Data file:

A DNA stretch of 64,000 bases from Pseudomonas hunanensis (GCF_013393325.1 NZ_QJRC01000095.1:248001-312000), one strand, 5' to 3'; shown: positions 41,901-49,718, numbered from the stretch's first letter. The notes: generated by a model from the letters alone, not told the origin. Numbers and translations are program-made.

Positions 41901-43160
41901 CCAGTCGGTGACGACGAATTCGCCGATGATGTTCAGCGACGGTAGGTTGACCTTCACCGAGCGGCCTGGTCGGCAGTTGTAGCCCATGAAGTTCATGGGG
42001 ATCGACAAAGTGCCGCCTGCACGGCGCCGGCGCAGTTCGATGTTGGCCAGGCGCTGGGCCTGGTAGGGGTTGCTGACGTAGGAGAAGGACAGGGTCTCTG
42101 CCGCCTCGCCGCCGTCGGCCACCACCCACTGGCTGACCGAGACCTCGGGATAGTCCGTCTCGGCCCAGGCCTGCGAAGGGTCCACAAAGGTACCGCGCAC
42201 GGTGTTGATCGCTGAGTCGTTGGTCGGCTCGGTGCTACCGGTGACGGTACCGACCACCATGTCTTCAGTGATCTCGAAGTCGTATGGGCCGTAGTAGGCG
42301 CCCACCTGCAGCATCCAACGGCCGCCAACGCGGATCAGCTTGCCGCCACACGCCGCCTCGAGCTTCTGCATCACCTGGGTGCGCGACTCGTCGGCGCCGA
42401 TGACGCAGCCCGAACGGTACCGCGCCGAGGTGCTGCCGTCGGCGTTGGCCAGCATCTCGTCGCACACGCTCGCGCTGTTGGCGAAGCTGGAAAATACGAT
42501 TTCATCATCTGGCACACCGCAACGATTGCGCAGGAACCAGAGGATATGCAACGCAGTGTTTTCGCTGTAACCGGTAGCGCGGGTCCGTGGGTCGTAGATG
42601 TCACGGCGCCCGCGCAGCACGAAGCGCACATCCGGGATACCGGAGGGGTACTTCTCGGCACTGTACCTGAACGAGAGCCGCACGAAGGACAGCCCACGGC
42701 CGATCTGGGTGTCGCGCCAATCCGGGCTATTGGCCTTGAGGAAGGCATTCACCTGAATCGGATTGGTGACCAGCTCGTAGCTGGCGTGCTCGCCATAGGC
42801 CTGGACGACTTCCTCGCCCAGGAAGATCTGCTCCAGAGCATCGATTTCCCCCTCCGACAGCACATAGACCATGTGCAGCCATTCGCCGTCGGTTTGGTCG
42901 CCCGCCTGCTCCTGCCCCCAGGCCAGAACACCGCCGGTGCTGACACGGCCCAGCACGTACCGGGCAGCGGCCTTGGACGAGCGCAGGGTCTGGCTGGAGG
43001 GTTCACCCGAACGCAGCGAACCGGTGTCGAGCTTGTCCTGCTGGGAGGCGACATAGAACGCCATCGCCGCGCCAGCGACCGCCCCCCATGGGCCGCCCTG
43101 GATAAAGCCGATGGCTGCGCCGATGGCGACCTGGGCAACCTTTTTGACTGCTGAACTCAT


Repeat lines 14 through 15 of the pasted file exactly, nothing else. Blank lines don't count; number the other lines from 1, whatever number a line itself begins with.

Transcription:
43001 GTTCACCCGAACGCAGCGAACCGGTGTCGAGCTTGTCCTGCTGGGAGGCGACATAGAACGCCATCGCCGCGCCAGCGACCGCCCCCCATGGGCCGCCCTG
43101 GATAAAGCCGATGGCTGCGCCGATGGCGACCTGGGCAACCTTTTTGACTGCTGAACTCAT